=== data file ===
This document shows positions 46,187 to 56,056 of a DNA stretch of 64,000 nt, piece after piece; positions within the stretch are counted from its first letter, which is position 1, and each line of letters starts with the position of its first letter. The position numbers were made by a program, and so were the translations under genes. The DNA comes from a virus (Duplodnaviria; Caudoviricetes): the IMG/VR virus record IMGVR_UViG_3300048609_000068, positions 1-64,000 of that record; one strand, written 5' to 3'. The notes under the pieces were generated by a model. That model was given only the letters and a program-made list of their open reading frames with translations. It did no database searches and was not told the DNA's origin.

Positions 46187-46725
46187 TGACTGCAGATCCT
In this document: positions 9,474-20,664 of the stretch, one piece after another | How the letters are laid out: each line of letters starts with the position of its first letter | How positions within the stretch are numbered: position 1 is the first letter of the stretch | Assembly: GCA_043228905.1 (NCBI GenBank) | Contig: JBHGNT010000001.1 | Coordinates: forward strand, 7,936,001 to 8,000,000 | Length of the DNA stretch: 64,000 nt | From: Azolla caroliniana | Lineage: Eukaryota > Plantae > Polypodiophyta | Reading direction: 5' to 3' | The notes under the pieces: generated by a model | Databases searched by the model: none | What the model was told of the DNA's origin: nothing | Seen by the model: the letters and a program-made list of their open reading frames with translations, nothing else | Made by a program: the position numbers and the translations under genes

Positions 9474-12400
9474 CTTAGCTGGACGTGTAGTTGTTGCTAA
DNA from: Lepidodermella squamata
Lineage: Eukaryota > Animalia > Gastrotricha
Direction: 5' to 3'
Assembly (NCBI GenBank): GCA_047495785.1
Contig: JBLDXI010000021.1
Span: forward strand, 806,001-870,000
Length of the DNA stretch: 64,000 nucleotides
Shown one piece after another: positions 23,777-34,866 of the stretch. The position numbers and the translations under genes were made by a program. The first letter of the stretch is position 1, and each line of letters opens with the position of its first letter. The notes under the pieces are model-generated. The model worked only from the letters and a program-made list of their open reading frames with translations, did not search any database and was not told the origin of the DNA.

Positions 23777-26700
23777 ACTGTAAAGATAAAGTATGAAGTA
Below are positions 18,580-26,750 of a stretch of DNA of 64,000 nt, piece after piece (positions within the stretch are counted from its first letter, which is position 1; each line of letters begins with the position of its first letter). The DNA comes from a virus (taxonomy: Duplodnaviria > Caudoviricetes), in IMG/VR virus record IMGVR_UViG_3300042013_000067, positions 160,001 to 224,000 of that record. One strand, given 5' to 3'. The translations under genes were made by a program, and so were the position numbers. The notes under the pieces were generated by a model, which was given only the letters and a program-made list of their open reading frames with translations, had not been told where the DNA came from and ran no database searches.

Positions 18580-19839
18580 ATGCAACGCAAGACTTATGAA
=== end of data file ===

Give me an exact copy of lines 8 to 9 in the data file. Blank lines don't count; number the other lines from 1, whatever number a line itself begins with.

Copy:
Lineage: Eukaryota > Animalia > Gastrotricha
Direction: 5' to 3'